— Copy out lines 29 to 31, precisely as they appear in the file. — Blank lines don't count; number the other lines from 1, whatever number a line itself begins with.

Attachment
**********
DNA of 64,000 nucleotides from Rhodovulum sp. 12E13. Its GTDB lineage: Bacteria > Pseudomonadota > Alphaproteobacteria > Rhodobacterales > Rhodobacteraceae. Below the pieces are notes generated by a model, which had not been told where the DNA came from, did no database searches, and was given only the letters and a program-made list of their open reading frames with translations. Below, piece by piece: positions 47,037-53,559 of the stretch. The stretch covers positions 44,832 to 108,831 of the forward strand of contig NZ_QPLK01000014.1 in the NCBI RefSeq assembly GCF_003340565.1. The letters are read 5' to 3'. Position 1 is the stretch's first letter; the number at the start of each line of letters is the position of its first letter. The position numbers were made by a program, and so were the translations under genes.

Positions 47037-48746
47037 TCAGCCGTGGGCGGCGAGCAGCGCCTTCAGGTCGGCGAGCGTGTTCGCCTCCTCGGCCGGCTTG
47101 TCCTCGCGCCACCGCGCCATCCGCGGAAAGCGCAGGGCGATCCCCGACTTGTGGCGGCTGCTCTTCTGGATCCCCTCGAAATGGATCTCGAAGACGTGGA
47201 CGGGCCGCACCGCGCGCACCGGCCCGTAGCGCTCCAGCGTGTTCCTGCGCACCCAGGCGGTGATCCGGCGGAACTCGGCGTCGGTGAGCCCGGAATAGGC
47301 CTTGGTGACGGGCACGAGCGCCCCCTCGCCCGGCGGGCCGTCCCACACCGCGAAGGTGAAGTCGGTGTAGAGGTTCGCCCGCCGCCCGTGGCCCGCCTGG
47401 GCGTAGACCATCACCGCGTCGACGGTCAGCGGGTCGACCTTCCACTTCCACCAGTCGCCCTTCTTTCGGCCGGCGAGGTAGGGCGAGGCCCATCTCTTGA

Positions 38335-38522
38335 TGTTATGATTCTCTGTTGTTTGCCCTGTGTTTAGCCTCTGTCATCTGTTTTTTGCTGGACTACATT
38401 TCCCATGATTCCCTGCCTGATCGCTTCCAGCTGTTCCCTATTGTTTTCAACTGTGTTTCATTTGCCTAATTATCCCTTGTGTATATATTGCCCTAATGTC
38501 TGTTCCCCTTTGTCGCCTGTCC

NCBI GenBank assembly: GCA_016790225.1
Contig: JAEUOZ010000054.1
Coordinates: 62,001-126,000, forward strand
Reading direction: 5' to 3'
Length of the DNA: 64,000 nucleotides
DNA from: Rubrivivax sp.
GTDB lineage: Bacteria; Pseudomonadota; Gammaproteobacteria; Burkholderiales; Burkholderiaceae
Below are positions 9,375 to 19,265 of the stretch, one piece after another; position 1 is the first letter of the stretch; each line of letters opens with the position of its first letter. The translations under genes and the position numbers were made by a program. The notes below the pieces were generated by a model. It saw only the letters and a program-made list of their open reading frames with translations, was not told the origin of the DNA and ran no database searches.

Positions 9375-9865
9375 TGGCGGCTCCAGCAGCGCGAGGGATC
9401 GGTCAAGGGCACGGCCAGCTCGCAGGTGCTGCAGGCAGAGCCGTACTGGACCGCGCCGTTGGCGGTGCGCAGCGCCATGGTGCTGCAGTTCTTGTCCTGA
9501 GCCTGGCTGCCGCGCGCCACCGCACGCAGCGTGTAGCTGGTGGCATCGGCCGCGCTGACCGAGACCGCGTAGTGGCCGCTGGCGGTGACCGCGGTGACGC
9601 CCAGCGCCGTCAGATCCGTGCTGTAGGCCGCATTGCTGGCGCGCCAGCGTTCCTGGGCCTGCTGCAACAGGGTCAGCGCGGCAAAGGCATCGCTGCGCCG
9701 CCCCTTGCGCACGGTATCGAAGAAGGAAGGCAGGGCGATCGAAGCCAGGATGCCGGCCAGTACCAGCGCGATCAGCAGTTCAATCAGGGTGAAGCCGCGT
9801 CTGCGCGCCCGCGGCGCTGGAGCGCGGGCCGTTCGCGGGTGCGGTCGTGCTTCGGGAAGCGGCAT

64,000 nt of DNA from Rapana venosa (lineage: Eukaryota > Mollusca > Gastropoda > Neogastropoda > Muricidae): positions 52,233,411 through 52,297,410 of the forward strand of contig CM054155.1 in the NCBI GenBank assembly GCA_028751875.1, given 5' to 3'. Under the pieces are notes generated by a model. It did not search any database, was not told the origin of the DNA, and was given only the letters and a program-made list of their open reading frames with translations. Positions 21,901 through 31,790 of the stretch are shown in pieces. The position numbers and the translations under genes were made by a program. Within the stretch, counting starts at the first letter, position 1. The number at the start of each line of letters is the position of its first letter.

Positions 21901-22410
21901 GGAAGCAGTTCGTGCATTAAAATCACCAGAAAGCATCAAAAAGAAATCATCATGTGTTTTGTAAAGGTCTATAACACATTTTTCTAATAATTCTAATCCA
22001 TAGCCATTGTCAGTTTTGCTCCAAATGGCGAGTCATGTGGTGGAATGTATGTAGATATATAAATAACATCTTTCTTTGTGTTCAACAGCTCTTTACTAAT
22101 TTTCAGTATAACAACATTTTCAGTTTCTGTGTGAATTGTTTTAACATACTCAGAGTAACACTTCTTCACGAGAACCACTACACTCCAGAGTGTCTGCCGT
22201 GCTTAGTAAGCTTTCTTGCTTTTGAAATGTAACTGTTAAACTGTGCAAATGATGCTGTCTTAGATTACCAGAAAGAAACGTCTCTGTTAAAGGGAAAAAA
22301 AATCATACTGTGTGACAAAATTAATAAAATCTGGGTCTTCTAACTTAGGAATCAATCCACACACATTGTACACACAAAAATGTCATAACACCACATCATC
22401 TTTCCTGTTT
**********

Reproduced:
21901 GGAAGCAGTTCGTGCATTAAAATCACCAGAAAGCATCAAAAAGAAATCATCATGTGTTTTGTAAAGGTCTATAACACATTTTTCTAATAATTCTAATCCA
22001 TAGCCATTGTCAGTTTTGCTCCAAATGGCGAGTCATGTGGTGGAATGTATGTAGATATATAAATAACATCTTTCTTTGTGTTCAACAGCTCTTTACTAAT
22101 TTTCAGTATAACAACATTTTCAGTTTCTGTGTGAATTGTTTTAACATACTCAGAGTAACACTTCTTCACGAGAACCACTACACTCCAGAGTGTCTGCCGT